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Photographing Edge Lit Glass

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Photographing Edge Lit Glass

Postby Tom Kuhn » November 1st, 2011, 2:32 pm

I've found a nice method for taking good photographs of Edge-Lit glass project. There's a digital photo processing technique called HDR Merge (High Dynamic Range) photography. In a nutshell, what it does is take 3 copies of a photograph, that are exposed at different exposure settings and automatically merges them to give you an output photograph with greater (or balanced) dynamic range.

You know how if you take a photograph of an edge-lit piece of glass, the sandcarved portions emit light and become the light source. The closer to the LEDs, the brighter the light, so items at the far end of the glass don't look as bright as the ones near the LEDs. other objects in the photograph, because they are not emitting light, become overly dark and in the shadows. Creating an HDR photograph, takes a normally exposed photo, one that is exposed +2 F-Stops and one that is exposed -2 F Stops and merges them together to create one photograph with greater (or balanced) dynamic range.

If you look at the image below, the 0X Exposure (normal) the etchings on the top half of the glass look exposed about right, but the etchings on the bottom are noticeably brighter. The -2 Exposure (under exposed) the top half of the etchings are noticeably under exposed, but the bottom half of the etching looks about right. Looking at the +2 Exposure (over exposed) the etchings are washed out (you loose the fact that it's Blue LED lights) but you get more exposure on the base which is lit from reflected light sources only.

Using an HDR merge module in a photo editing software package, it merges the 3 photos together automatically, and then allow you to fine tune the result and save a merged image (HDR Merge). I used the "raw" files from my Canon DSLR for the merge, and saved a JPG as the result. You can work with JPG images for source, but working with RAW images will give you better range and results. If you're interested in HDR, and have a DSLR camera, check to see if your camera will save RAW images, and also check to see if your camera will do automated bracketed exposure photography. My Canon supports automated bracketed exposure, and I can set the bracket range (anywhere from +/-1/2 F-stop to +/-2 F-stop) and with one press of the shutter it will take 3 photographs, one underexposed, one correct exposed and one over exposed, specifically for HDR merge source files.

HDR.jpg


PS: Yes, I know I should have taken more time and cleaned the fingerprints off the glass before taking the pics. I just retouched them out of the final, along with the power cord. 8-)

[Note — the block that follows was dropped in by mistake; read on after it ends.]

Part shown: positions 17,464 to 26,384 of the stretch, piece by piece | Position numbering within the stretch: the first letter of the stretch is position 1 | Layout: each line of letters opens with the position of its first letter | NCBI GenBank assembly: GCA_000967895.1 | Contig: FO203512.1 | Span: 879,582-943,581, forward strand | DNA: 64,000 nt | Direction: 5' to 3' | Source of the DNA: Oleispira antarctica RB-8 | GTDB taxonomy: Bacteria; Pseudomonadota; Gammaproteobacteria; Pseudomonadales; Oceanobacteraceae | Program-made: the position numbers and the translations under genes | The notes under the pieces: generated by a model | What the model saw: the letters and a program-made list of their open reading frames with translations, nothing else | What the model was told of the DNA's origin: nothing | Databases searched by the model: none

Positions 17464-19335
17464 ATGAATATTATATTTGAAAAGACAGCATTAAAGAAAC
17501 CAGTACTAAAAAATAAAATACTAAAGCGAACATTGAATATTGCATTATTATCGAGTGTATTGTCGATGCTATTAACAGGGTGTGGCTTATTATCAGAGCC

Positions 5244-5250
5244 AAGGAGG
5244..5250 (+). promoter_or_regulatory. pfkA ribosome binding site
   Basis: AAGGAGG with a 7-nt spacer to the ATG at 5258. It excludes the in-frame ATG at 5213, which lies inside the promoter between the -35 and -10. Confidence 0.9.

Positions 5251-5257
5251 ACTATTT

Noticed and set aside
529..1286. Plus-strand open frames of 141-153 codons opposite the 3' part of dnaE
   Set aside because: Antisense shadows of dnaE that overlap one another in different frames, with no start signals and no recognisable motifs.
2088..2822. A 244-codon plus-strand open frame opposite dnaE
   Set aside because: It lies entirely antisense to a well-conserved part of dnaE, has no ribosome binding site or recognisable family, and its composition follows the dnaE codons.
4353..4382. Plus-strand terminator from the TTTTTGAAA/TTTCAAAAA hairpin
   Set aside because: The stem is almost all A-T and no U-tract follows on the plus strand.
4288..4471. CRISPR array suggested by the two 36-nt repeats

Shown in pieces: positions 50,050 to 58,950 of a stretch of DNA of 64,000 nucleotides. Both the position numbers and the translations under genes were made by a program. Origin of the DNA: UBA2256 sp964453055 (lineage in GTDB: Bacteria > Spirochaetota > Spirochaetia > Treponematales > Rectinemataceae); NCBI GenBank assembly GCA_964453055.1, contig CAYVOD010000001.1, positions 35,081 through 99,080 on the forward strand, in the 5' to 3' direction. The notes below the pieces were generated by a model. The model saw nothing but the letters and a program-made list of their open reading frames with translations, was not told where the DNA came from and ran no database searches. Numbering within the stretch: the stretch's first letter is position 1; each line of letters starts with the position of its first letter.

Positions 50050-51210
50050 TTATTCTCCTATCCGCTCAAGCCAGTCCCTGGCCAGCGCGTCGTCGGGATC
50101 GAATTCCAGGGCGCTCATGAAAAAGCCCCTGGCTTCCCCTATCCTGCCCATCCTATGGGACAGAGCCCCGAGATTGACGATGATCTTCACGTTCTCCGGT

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Re: Photographing Edge Lit Glass

Postby Tom Kuhn » November 1st, 2011, 5:20 pm

Here's another processing of the same 3 source images using some different settings to increase the range and brighten the etchings.

Aria_Nightlight2.jpg
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Re: Photographing Edge Lit Glass

Postby Donna » November 2nd, 2011, 7:40 am

That's pretty cool! Thanks for taking the time to post this for us.

I spent some time yesterday making up a little light box and taking a few pics of older projects I had laying around. I have sooooo much to learn.
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Re: Photographing Edge Lit Glass

Postby Gilly » December 27th, 2015, 2:56 pm

What canon camera did you use to take the pictures? Looking into getting a camera to take photos of my glass lit.
Thanks,
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Re: Photographing Edge Lit Glass

Postby JESS » December 27th, 2015, 3:25 pm

Heather-
That photo was taken in 2011, and Mr. Tom passed away since then. Sorry, but I don't know what he used.
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Re: Photographing Edge Lit Glass

Postby Coppers Lot » December 28th, 2015, 3:52 am

I don't think Tom bought a camera especially for HDR. I think what he did was to see if the camera he had could do what he wanted.
Check this page out it may help.
Basically though your camera manual will tell you.

http://digital-photography-school.com/s ... -shooting/
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Re: Photographing Edge Lit Glass

Postby Gilly » December 28th, 2015, 5:14 am

Thanks guys
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Re: Photographing Edge Lit Glass

Postby Terry W » December 28th, 2015, 8:24 am

You can do HDR with most any camera that has a manual mode. This process is something used mainly for landscape pictures where the dynamic range is wide or lots of shadows and lots of bright areas. If you expose for the bright areas then the dark areas are just blobs with no detail. If you expose for the dark areas then the light areas get blown out. So HDR can be used to get past this.

Toms camera had a feature called "bracketing" and this makes it easier to take multiple pictures of different exposure values but not necessary.

HDR is done in software by combining multiple images of different exposures. There are many programs available to do this now. The new photoshop, lightroom CC, corel photopaint x7, Photomatix. I think there are a few free ones but not positive.

You can get great results of your lit items with good techniques. For small items a DIY photo cube is great.
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Re: Photographing Edge Lit Glass

Postby Terry W » December 29th, 2015, 10:20 am

Sorry, my bad.

I guess a few of the new cameras on the market do have HDR features. The photo people I talk with don't recommend it as you have much more control using software. That's the way I do it as well.
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